Default: Aggressive – Navy SEAL Principles for Cloud Security

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Matthew Chiodi

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By Matthew Chiodi, Chief Security Officer, Public Cloud

It’s time for organizations to face the challenges of cloud security with the mindset of a U.S. Navy SEAL special operations force. The majority of cloud breaches are the result of misconfigurations, not due to elite hackers identifying sophisticated ways of evading carefully constructed protections. Applying a disciplined and proactive military-style approach can help identify and eliminate such gaping security holes, stopping attacks before they happen.

Former U.S. Navy SEAL officers Jocko Willink and Leif Babin describe a principle they call Default: Aggressive, a “confident, independent and proactive default approach to real-time challenges.” Unit 42, the Palo Alto Networks global threat intelligence team, recently reported that 65% of publicly disclosed cloud security incidents are the result of misconfigurations. Here’s how organizations can address these issues by taking a Default: Aggressive stance with their cloud configurations.

 

Plan Like a SEAL and Expect the Worst 

Earlier this year we released our Big Cloud 5 security framework, which includes five practical steps for getting cloud security right. The second step in the process is to automatically prevent the most serious cloud misconfigurations. Just as guardrails along a highway prevent vehicles from running off the road into dangerous territory, proactive security measures can discourage users from straying into misconfigurations that expose an organization to unnecessary risk. This step is significant because it encourages security teams to transform their thought processes from defensive to proactive. 

Organizations can avoid opening themselves up to cloud security incidents by automatically identifying “anti-patterns” – negative, preventable situations – and then remediating them automatically as well. Through the Default: Aggressive approach to cloud security, organizations can protect themselves responsibly, and dramatically decrease the share of cloud security incidents that can be attributed to misconfigurations. But what does this actually look like in practice?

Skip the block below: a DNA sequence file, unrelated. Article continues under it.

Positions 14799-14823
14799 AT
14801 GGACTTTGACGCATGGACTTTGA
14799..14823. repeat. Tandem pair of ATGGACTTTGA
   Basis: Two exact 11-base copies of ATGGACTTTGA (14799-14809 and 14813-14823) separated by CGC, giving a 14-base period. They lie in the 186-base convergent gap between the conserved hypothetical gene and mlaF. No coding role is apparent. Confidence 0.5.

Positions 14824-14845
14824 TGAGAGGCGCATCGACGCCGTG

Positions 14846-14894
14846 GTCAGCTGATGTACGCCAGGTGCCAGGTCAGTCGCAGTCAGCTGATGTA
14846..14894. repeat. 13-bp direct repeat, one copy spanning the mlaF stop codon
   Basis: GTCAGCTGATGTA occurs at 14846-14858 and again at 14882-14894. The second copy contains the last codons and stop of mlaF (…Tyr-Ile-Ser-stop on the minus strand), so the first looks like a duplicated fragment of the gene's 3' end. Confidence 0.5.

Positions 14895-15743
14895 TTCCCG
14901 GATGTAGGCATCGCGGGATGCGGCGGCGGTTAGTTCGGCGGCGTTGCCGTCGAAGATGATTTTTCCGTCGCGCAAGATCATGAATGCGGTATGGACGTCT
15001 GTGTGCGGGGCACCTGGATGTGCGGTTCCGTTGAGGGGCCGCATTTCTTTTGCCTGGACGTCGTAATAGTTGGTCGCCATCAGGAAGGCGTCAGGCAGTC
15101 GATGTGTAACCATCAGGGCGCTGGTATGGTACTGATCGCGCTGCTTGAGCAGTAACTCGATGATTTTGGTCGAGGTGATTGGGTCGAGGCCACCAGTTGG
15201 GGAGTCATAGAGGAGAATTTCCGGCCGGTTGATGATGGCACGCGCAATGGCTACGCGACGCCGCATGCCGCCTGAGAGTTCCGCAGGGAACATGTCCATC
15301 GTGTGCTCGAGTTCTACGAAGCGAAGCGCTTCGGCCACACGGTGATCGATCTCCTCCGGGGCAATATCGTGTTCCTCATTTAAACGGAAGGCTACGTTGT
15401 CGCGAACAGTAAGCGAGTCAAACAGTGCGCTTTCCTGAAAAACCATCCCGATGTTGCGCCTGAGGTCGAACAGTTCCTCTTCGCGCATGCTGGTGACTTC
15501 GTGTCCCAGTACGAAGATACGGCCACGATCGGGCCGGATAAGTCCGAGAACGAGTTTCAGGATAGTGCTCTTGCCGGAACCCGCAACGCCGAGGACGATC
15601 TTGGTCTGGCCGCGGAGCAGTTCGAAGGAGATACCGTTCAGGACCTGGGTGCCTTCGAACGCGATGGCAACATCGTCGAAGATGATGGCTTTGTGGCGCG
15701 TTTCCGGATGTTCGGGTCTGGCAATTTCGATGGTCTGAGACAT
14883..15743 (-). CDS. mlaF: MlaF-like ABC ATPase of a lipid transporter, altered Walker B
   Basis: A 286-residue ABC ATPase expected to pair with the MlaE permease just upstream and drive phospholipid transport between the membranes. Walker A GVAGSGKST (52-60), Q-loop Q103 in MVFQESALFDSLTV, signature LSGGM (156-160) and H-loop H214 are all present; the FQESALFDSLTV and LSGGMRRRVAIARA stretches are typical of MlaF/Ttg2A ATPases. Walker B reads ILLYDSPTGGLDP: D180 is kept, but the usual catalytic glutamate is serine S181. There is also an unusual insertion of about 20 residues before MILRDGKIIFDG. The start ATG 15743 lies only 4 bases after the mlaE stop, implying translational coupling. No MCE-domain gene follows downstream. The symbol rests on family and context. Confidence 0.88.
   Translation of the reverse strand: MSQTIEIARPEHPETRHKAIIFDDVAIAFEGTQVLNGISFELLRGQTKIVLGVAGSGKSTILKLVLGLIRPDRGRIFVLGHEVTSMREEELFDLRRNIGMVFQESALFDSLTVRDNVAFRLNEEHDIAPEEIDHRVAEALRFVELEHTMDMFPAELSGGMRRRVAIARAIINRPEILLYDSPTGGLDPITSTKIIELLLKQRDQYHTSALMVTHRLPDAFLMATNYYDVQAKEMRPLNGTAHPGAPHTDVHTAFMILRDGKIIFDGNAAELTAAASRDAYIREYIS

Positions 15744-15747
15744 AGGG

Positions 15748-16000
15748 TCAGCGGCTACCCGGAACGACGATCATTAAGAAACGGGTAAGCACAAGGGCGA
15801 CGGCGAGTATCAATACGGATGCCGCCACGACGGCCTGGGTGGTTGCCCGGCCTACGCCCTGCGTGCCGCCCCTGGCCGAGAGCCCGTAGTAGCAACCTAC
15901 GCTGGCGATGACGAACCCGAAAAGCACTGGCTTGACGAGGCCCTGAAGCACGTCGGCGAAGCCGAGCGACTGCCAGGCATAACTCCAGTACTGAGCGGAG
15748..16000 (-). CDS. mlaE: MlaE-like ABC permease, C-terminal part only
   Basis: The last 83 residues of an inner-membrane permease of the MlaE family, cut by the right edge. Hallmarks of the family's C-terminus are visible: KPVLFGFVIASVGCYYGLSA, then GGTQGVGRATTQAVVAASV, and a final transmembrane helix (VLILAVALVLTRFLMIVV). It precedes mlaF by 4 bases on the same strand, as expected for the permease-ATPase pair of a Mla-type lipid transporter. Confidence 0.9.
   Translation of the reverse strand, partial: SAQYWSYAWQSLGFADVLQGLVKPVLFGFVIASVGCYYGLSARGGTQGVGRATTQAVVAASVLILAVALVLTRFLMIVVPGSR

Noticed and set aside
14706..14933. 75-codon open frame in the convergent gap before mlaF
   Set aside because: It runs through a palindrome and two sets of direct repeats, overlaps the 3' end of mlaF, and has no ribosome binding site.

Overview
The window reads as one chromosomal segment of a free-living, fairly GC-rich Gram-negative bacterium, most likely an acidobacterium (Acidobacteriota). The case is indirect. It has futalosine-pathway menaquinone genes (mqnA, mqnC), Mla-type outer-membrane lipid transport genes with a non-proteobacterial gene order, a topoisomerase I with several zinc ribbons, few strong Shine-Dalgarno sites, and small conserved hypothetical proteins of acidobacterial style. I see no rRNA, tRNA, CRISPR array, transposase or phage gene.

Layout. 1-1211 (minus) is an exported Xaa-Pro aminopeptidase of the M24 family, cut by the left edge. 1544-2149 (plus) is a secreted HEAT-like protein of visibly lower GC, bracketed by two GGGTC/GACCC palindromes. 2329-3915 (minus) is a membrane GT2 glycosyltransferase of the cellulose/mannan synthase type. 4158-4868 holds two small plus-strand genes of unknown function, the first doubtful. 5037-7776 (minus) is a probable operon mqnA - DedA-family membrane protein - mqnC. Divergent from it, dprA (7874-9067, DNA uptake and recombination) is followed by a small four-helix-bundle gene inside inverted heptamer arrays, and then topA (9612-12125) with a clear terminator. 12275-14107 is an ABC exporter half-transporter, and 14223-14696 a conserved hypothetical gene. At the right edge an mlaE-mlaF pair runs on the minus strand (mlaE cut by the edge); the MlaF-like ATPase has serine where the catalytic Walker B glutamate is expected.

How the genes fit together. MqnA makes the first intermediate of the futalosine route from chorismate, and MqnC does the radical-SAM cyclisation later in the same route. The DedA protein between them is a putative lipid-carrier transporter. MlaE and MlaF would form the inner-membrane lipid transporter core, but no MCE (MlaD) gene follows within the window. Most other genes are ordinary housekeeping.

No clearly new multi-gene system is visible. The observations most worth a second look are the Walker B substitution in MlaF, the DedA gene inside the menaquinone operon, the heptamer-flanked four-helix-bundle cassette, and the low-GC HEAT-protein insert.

The Big Cloud 5 security framework includes five practical steps for getting cloud security right.

Proactive = Doing the Small Things Right

One way to accomplish Default: Aggressive cloud security is through infrastructure as code (IaC), automating the process of managing an application’s underlying tech stack rather than approaching the same task through often error-prone, manual configuration. If your organization is using cloud, IaC is a must. IaC may be trending as a buzzword, but that’s for good reason. It offers powerful security and quality benefits. 

First, it forces organizations to document, in code, what a cloud environment will look like and minimizes how many human hands are manually clicking around creating new systems and networks. Second, it allows cloud configurations to be scanned for security issues prior to deployment. While an organizational move to IaC can’t be achieved overnight, its benefits far outweigh the risks of manually operating cloud environments.

The Default: Aggressive mindset means not waiting for threats before taking action. Organizations can make the decision to move away from reactive production security scanning to building security quality into the entire software development lifecycle. In his 1986 book, “Out of the Crisis,” W. Edwards Deming, the godfather of total quality management, wrote, “Cease dependence on inspection to achieve quality. Eliminate the need for massive inspection by building quality into the product in the first place.” This attitude embodies the core of Default: Aggressive security. By moving security to the earliest possible point in the development process, an organization also fulfills another modern principle: shift-left security.

Default: Aggressive cloud security also calls for strenuously enforcing automated software quality guardrails. Practically speaking, this means starting with a minimum viable product (MVP) shortlist of misconfigurations to eliminate. Examples include configurations such as firewall rules that allow traffic from the entire internet (0.0.0.0/0) on FTP, MongoDB, MySQL, Oracle, Postgres, RDP and SSH ports. Also include in your initial list things like databases not being encrypted, storage buckets being open to the public, or identity and access management policies that allow assuming role permissions across all services. Configurations like this should likely never exist in your cloud environments. 

 

Default: Aggressive Security Wins

Navy SEALs methodically plan out missions, attempting to account for as many variables as possible. How we approach cloud security should be no different. Default: Aggressive security allows us to automate away problems that trip up many cloud consumers. A great place to start implementing the mindset is Unit 42’s recent cloud risk report. Use this research to help form the basis of anti-patterns to proactively defend against. Doing so will put you ahead of the vast majority of your peers, demonstrably reduce your organization’s share of cloud incidents, and place you in an elite category – just like a SEAL.

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